The industry has certainly not been absent from Colorado.

Political action committees and individuals in the computer and Internet industry have given Udall’s campaign a total of $155,000, according to data compiled by the Center for Responsive Politics, compared to $40,000 for Gardner.

But that’s less than half the $370,000 that the industry gave to Booker, a lawmaker who is popular with the industry but also expected to cruise to victory.

Ro Khanna, a Democrat and former Commerce Department official trying to unseat Rep. Mike Honda (D-Calif.), has received more than $350,000 from the sector.

In fact, Udall is seventh on the list of recipients of tech industry dollars, behind Sens. Mark WarnerMark Robert WarnerSenate Republicans muscle through rules for Trump trial Hillicon Valley: Apple, Barr clash over Pensacola shooter's phone | Senate bill would boost Huawei alternatives | DHS orders agencies to fix Microsoft vulnerability | Chrome to phase out tracking cookies Senators offer bill to create alternatives to Huawei in 5G tech MORE (D-Va.), Ed MarkeyEdward (Ed) John MarkeyParnas pressure grows on Senate GOP Sanders defends vote against USMCA: 'Not a single damn mention' of climate change The Hill's Morning Report — President Trump on trial MORE (D-Mass.), John CornynJohn CornynDemocrats worry a speedy impeachment trial will shut out public Sunday shows - All eyes on Senate impeachment trial Cornyn disputes GAO report on withholding of Ukraine aid: It's 'certainly not a crime' MORE (R-Texas) and Senate Minority Leader Mitch McConnellAddison (Mitch) Mitchell McConnellTrump admin releases trove of documents on Ukrainian military aid The Hill's Morning Report - Trump trial begins with clashes, concessions What to watch for on Day 2 of Senate impeachment trial MORE (R-Ky.). Like Booker, Markey and Cornyn are considered shoo-ins for reelection.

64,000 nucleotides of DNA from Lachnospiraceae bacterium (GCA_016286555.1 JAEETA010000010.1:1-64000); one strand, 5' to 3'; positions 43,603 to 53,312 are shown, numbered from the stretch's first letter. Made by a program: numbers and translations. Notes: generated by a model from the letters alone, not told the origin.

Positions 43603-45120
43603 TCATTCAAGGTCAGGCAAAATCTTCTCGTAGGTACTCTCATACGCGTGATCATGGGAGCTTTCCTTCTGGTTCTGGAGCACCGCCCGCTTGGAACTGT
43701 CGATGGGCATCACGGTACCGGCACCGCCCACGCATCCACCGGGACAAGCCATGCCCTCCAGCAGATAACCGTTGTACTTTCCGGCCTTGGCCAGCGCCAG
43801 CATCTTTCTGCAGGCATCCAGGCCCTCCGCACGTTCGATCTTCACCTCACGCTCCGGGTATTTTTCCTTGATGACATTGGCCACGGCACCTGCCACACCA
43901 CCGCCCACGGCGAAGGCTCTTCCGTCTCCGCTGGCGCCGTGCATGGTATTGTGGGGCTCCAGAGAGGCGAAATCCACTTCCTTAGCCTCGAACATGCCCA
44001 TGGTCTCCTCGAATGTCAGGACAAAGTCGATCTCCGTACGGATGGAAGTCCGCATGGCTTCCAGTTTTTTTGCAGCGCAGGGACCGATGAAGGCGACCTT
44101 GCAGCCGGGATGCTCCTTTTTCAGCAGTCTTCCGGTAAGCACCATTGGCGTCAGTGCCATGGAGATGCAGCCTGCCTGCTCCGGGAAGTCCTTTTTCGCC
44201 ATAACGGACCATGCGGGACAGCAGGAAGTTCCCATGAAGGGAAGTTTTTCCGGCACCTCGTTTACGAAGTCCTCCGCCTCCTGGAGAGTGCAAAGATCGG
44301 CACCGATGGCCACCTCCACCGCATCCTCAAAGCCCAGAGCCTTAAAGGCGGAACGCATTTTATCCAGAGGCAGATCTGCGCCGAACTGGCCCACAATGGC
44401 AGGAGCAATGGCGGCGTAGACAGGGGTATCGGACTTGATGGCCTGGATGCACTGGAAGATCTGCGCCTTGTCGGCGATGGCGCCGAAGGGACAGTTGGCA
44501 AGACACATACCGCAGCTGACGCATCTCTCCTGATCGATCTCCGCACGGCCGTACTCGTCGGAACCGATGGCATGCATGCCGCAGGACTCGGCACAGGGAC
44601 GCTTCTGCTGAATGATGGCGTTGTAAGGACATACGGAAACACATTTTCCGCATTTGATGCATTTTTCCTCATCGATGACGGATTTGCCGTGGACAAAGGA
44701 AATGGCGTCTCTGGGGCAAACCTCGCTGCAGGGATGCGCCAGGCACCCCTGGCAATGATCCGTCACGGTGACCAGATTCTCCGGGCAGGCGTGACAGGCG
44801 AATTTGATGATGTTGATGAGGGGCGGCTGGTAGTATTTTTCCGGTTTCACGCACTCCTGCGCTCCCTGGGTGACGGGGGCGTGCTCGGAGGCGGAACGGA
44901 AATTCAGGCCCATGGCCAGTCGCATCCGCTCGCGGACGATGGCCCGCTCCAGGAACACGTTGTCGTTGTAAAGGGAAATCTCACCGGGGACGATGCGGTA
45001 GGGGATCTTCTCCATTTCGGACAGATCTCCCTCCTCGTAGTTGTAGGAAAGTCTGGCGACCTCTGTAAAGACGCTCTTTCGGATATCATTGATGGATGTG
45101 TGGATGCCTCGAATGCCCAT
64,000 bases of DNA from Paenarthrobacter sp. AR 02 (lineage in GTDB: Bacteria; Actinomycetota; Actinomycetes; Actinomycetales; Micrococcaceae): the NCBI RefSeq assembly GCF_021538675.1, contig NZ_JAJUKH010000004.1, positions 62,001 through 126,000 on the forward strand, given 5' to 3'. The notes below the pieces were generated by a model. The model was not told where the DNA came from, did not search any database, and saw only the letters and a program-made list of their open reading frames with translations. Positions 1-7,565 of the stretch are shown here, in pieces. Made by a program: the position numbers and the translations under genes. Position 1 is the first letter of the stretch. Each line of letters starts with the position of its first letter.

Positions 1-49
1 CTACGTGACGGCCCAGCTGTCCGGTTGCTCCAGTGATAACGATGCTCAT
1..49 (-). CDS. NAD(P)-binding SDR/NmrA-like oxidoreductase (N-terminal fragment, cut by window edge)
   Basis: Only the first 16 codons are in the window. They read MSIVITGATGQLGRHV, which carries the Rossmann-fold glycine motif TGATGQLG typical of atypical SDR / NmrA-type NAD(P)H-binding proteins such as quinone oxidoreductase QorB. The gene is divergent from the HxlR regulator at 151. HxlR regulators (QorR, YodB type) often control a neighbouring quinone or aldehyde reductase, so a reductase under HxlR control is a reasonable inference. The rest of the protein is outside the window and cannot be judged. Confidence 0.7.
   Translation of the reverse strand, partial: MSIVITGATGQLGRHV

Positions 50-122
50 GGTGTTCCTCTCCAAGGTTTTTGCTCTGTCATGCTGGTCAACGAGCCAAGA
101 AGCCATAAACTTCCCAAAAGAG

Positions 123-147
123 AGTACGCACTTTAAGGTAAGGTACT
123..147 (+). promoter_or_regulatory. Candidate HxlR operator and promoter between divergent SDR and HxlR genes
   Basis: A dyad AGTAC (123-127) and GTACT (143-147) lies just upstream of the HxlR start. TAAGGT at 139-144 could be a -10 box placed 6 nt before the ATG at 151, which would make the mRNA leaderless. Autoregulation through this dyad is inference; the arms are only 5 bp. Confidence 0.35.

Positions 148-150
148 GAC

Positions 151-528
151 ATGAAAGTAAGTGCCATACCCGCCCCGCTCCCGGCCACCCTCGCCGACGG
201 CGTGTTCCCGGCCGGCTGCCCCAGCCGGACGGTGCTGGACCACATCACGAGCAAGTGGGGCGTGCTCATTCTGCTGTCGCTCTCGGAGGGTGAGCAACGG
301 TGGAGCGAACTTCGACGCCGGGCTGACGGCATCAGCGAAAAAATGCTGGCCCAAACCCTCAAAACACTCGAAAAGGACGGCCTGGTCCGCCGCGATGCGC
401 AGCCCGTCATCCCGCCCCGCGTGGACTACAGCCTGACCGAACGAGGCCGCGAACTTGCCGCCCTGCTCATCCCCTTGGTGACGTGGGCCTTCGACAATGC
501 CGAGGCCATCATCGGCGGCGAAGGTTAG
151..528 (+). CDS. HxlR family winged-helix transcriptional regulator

The lower spending on Udall might be explained by the fact that Gardner only recently began to show a consistent edge in the polls, making it a tighter race than initially expected.

Other than criticism of spying, tech companies also don’t have much in common with Udall, who is not a member of the Senate Commerce or Judiciary committees — the two places where the vast majority of the tech industry’s issues are discussed.

And while he’s no stranger to the industry, Udall hasn’t actively courted Silicon Valley.

“Neither he nor the industry have cultivated a really close, multifaceted relationship,” the lobbyist said. “There’s nothing negative; it just hasn’t been there the way some of the people in Silicon Valley is, the way Wyden has really reached out over the years very aggressively to connect with people and get known.”

Udall also hasn’t made too much of a campaign issue about his spying opposition. Instead, he has overwhelmingly focused on contraception issues, a single-mindedness that has drawn the nickname “Mark Uterus.”

Nationwide, government spying ranks low on the list of voter priorities. But privacy advocates hope that could soon change.

“I think it’s definitely at the beginning,” said Nuala O’Connor, the president of the Center for Democracy and Technology. “It think it’s in its infancy so I think there’s a lot more to come.”

“I don’t think it’s a litmus test issue yet but I could see that being the case in the next decade.”